With the clock ticking on an opportunity to purchase Marshall Mountain and transform it into a hub of recreation and outdoor education, the Missoula City Council must decide whether to allocate $130,000 to fund a master plan to aid in future fundraising.
The Parks and Conservation Committee on Wednesday was slated to vote on funding the master plan but pushed its decision back for another week. Only a handful of council members voiced initial support for the project while one said she opposed it but was open to changing her mind.
Without a master plan, backers said it’s unlikely they’d be able to raise the funding needed to help purchase the former ski hill. It would also leave the city and county’s open space committee without a plan as they consider allocating open space funds toward the purchase.
“We support this planning effort and believe it’s vital to our own private efforts,” said John O’Connor with Friends of Marshall Mountain. “We have a cadre of people ready to go to work for us when the time is right to raise the funding. But we’ll only be successful if that master planning process is already in place.”
The $130,000 would enable the city to enter into a professional contract with SE Group, which would master plan Marshall Mountain Park including programming, recreational offerings, operational costs and other matters.
The mountain, located roughly 5 miles northeast of Missoula, closed as a local ski hill in 2003. It’s surrounded by federal land and is currently split into three parcels, including the 160-acre base area owned by Izzy Dog LLC.
The mid-mountain parcel also consists of 160 acres and is owned by the Five Valleys Land Trust. The last 100-acre parcel includes the upper ski runs and is under a special-use permit held by the Forest Service.
“The city currently has 10 to 16 months left in a lease agreement with an option to buy the base area,” said Morgan Valliant, the city’s conservation lands manager. “We’re also in very positive negotiations with Five Valleys Land Trust to buy the mid-mountain parcel in the acquisition the city would do.”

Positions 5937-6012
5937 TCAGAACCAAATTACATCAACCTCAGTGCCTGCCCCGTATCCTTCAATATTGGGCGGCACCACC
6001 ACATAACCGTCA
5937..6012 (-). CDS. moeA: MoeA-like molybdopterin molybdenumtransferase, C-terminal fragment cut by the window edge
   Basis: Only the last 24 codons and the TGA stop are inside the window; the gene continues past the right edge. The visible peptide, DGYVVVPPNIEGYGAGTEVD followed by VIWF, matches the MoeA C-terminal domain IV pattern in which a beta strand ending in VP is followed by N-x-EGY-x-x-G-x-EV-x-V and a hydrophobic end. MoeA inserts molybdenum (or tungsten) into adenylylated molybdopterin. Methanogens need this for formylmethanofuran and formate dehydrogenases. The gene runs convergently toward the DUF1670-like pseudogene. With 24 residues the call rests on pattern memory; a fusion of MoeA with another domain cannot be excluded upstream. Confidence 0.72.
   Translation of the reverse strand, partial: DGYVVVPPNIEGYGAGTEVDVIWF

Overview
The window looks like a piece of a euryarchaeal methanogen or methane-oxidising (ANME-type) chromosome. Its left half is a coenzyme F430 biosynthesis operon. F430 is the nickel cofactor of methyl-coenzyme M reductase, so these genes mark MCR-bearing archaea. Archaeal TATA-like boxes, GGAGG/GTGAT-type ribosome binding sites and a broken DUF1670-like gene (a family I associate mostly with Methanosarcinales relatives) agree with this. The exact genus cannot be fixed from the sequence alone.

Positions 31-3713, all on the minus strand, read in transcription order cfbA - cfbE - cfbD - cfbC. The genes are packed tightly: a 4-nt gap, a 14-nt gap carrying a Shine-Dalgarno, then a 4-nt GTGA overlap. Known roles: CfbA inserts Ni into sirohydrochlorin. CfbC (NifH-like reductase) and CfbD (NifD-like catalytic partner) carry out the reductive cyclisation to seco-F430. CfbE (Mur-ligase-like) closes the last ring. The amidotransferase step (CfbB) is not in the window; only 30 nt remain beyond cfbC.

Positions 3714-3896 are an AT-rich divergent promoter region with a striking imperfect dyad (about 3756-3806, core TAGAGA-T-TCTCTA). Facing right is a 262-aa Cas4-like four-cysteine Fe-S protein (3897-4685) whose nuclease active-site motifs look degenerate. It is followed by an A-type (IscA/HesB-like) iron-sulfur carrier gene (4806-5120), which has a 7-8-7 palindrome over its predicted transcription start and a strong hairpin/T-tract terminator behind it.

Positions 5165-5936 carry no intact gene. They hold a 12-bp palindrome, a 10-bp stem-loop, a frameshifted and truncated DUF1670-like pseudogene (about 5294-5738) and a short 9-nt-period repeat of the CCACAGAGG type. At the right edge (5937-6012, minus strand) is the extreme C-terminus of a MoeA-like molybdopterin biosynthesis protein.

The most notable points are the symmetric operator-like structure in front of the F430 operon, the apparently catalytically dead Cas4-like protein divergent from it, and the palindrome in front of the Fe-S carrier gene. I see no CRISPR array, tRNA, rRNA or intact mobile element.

The city and county are currently leasing the base area from Izzy Dog, which purchased the mountain two years ago to ensure it remains accessible to the public. It gave the city an option to buy the 160-acre base for around $1.8 million. The details of the Five Valleys parcel have yet to be negotiated.
Valliant said a recent community survey found support for the city’s possible purchase and ownership of Marshall Mountain. In that survey, 47% of respondents strongly supported the purchase while 24% supported it somewhat. Another 14% weren’t sure and 15% opposed it.
“It’s really evident that as this fundraising campaign gets going, we know what it’s going to cost to acquire the mountain, but we don’t know what it’s going to cost to build, and we don’t know what we’re going to do yet,” Valliant said. “Those are critical questions that need to be answered in order to get people to give money to this project.”
If the City Council approves funding the $130,000 master plan, Valliant said that work would begin this month and run through the summer with a focus on planning and fundraising.
By fall, and with a plan in place, fundraising would become the primary focus. Come winter, the city and county’s open space committee would then begin vetting acquisition of Marshall Mountain.
The city’s lease with Izzy Dog expires next July.
“Hopefully we have the project largely funded and we’re ready to start building the phases of Marshall Mountain,” Valliant said.
Most members of the City Council have yet to take a position on funding the master plan, though a few have. Amber Sherrill, chair of the parks committee and the former executive director of Five Valleys Land Trust, described the city’s potential ownership of Marshall Mountain as a unique opportunity.
“The timing of this, being a fundraiser for many years, you can’t go to someone saying we have this great idea. You need a solid plan going forward,” she said. “Getting this done, using those opportunity funds for something like this, is going to only help save money in the long run and let the groups fundraise effectively.”
When the city created its budget for the Conservation and Stewardship Mill Levy approved by voters several years ago, it opted to place 10% of the levy’s value into a Restoration and Acquisition Reserve Fund.
As proposed, the $130,000 contract with SE Group for a master plan would be covered by that special fund. It would then be reimbursed by the Friends of Marshall Mountain during their fundraising campaign.
“Missoulians have an unsatiable appetite for open space lands and recreation lands, and this is obviously no exception,” said Sherrill. “When we passed the stewardship levy years ago, we decided to put money aside for special projects for an opportunity fund. This is a perfect use of that money because it is an opportunity.”
But not all members of the City Council are on board. Council member Sandra Vasecka questioned the survey results and said that after reading public comments, she found enough opposition to consider opposing the planning effort.
“I was looking through the comments, I saw a lot of people that were not really in support of this,” she said. “For now, I’m not going to be in support of this, but I’m really on the fence about it and could change my mind.”
The committee will vote on funding the master plan next week before moving it to the full City Council.